A veterinary rehabilitation specialist shares his approach to osteoarthritis management and more
On dvm360® Live!™, Matt Brunke, DVM, DACVSMR, CCRP, CVPP, CVA explains how a new product has changed his approach to osteoarthritis treatment
This content sponsored by Synovetin OA / Exubrion
Many aspects of veterinary medicine factor into rehabilitation and sports medicine: pain management, medication, acupuncture, and physical therapy, to name a few. For one veterinary rehabilitation specialist, it all comes down to mobility. The latest episode of dvm360®Live!™ featured Matt Brunke, DVM, DACVSMR, CCRP, CVPP, CVA, who shared his multimodal approach to osteoarthritis management and more. Brunke sat down with Adam Christman, DVM, MBA, the host and dvm360®’s chief veterinary officer, to discuss his path to a rehabilitation specialty, his experience with military working dogs, and the concept of targeted injectable therapy for osteoarthritis.
Why veterinary rehabilitation and sports medicine?
Brunke has a personal rule: Walk your dog for an hour a day. That may have been the catalyst that set him down the road of rehabilitation and sports medicine, he said. For Brunke, mobility directly relates to quality of life for the patient and the pet owner. Helping animals be more active by managing chronic pain and treating mobility issues allows everyone to get that 1 hour a day that can mean so much to both the pet and the human-animal bond.
“The first part is just that it’s quality of life; we want to spend more time with our pets,” Brunke said. “I’ve accrued a bunch of letters after my name in the pursuit of fixing mobility…and for me, mobility is life…because you want to have an active life with your dog or other pets, right?”
Brunke added that learning how to manage and improve chronic issues has been a focal point for his career. “It became a quest of understanding how to fix things….We don’t always have cures, but the best we can do to [help patients] improve is key,” he said.
Rehabilitation for military working dogs
Part of Brunke’s rehabilitation journey involved serving military working dogs and police dogs. He worked in the Albany area of New York for over a decade, where he had the opportunity to treat New York State Police canines. He recalled a story in which they brought him a dog with an anterior cruciate ligament injury. The policy at the time, he said, was to treat the dog but retire it from service on the spot.
That’s when Brunke made a bold statement: “This is a 3-year-old dog [who] they had already invested over 6 figures of training into, so I was a little brash and said, ‘No, we can fix this. We can put this dog back to duty in 3 months.’ And my boss [said], ‘You just said that in front of the head of all the New York state troopers, so you better be right.’” That dog was back to work in under 3 months and served another 9 years after treatment by Brunke’s team. From there, Brunke went on to Washington, DC, to help treat active and retired military working dogs with both the Central Intelligence Agency and the United States Secret Service.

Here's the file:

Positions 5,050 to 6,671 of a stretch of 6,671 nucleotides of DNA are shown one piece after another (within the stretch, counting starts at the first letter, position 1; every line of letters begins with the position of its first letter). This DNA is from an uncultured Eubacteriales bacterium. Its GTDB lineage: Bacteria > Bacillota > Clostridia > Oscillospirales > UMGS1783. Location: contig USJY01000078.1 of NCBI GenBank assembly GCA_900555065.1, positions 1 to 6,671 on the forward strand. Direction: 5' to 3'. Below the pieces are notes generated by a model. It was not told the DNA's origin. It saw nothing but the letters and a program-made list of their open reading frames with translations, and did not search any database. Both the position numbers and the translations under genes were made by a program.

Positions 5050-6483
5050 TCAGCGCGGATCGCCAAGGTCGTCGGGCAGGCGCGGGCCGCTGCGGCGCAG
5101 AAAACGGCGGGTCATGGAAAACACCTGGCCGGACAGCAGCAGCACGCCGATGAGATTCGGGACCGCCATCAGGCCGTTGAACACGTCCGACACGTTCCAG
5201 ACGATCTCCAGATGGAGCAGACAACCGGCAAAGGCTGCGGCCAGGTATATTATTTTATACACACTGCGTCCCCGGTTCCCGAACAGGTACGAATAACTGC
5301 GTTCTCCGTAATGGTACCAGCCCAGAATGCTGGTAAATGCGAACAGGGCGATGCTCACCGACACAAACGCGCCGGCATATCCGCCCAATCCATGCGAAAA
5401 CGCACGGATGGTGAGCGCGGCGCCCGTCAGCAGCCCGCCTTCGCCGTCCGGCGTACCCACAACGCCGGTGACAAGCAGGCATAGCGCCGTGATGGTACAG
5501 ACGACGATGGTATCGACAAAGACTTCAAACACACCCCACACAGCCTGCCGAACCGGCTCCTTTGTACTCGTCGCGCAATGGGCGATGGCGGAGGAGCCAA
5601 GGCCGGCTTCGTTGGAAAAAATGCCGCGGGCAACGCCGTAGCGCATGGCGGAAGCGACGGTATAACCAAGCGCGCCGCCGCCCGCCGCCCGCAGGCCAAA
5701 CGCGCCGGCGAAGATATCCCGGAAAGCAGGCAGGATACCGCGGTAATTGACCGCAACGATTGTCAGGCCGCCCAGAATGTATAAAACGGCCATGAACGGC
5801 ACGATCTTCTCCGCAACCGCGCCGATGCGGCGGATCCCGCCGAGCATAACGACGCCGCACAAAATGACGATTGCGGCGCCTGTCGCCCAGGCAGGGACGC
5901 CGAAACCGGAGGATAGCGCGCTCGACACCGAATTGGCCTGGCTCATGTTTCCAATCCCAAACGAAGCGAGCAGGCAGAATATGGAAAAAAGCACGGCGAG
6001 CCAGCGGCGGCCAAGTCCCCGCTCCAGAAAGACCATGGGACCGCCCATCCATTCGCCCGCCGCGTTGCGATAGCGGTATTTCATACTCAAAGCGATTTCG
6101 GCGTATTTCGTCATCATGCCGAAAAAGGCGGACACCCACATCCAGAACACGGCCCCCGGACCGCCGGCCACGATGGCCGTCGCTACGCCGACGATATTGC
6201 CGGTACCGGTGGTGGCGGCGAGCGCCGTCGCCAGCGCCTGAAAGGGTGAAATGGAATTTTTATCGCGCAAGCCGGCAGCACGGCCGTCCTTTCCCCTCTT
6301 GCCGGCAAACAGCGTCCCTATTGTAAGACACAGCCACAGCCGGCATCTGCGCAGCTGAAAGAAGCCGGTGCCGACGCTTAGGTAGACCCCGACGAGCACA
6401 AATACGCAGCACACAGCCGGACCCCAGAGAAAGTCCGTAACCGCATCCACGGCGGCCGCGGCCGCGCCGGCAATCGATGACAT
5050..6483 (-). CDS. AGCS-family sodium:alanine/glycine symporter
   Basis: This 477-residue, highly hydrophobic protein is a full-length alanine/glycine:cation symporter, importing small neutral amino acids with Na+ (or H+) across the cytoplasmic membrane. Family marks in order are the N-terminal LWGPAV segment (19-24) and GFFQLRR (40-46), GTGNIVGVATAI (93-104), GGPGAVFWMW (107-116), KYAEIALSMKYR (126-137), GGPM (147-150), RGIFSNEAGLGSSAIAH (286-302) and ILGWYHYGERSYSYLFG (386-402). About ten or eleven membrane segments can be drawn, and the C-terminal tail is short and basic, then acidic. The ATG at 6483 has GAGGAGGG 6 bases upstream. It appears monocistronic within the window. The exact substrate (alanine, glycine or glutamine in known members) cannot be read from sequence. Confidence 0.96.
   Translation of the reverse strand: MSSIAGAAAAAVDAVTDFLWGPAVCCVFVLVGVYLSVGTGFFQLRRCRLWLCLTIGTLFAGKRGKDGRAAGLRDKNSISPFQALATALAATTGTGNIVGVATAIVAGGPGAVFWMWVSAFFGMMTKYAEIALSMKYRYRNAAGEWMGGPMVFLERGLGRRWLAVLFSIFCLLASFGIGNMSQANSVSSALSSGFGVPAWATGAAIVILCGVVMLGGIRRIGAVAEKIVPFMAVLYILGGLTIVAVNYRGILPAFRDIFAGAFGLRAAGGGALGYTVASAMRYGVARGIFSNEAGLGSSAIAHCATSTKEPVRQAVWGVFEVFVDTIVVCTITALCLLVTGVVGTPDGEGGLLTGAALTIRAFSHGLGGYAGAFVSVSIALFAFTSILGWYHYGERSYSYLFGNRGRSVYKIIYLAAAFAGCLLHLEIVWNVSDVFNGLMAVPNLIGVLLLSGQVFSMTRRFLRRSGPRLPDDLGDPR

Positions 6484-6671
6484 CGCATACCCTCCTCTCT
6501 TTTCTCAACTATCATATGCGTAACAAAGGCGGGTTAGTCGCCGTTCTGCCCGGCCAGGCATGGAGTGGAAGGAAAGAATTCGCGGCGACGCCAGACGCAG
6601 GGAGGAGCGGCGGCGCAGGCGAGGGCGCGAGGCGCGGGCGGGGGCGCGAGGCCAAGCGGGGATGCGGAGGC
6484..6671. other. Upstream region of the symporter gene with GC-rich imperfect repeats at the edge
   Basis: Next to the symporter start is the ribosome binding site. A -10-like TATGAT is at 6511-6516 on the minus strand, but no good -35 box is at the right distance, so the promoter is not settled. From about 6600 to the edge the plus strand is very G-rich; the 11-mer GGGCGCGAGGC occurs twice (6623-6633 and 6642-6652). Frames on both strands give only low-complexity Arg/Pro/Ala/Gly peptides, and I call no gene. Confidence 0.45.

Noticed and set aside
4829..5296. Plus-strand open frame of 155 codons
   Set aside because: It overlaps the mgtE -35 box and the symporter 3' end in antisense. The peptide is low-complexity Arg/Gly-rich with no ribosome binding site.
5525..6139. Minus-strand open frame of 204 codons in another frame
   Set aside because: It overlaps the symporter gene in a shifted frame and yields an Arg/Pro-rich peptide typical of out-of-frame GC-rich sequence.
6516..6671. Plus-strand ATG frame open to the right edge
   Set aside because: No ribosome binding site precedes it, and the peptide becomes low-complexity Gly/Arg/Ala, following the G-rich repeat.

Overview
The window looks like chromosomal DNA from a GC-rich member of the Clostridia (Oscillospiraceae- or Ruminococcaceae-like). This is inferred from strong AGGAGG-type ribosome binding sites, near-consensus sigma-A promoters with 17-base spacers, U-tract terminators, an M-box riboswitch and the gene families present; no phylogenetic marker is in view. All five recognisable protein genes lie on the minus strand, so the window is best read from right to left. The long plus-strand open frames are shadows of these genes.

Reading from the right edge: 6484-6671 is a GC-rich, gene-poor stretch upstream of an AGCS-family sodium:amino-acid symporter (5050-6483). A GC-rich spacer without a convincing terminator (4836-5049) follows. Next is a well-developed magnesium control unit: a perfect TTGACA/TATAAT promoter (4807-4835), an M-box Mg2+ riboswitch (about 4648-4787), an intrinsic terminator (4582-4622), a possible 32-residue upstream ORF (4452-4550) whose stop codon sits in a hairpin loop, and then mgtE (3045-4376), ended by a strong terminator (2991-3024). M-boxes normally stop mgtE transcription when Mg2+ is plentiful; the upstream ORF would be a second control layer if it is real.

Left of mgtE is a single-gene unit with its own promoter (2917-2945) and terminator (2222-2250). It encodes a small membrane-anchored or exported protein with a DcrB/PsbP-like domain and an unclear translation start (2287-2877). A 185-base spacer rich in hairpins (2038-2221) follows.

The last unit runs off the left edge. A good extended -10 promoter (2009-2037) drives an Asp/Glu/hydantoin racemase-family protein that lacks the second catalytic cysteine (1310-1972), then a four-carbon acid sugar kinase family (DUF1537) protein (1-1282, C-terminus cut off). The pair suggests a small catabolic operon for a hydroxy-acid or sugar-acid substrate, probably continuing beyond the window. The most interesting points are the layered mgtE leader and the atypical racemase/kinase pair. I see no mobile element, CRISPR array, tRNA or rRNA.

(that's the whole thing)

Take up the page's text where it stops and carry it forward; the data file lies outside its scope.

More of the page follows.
A new modality for multimodal osteoarthritis management
Brunke described osteoarthritis management as a passion project, which he feels may be underappreciated at times. He said many clients, and even veterinarians, may resign themselves to the idea that pets naturally lose mobility as they get older. “We just think ‘Well, they got old, so they shouldn’t move around as well,’” Brunke said. “That shouldn’t be a standard [of care] for us….Age is not the disease.”
Following up that statement, Brunke shared a new modality his team has added to its toolbox: targeted injectable therapy. He asked rhetorically: Why treat a single joint or site with systemic drugs that may have the potential for adverse effects? Brunke then walked Christman through how he uses a product called Synovetin OA® (Exubrion Therapeutics®) in his clinic to treat dogs with elbow osteoarthritis. “Synovetin OA is a new treatment that is injected into that joint—it doesn’t get out into the rest of their body—and it starts to decrease all those white blood cells and angry inflammatory things that are eating away the cartilage 24/7…for 365 days,” he said.
Brunke also added that “Synovetin OA attacks the synovitis. That’s what makes all the fluid [and causes] all the pain.” He said that taking this targeted approach may improve the patient’s symptoms to the point where systemic drugs are no longer needed. As of June 2022, his clinic has treated 80 patients and 137 joints with this treatment and is seeing 20- to 30-degree improvements in range of motion within a month, and pain relief lasting for up to a year.1
- Oliver K. Introduction to rehabilitation: the what and how-tos of physical rehabilitation. Presented at: Directions in Veterinary Medicine; June 24-25, 2022; Indianapolis, IN.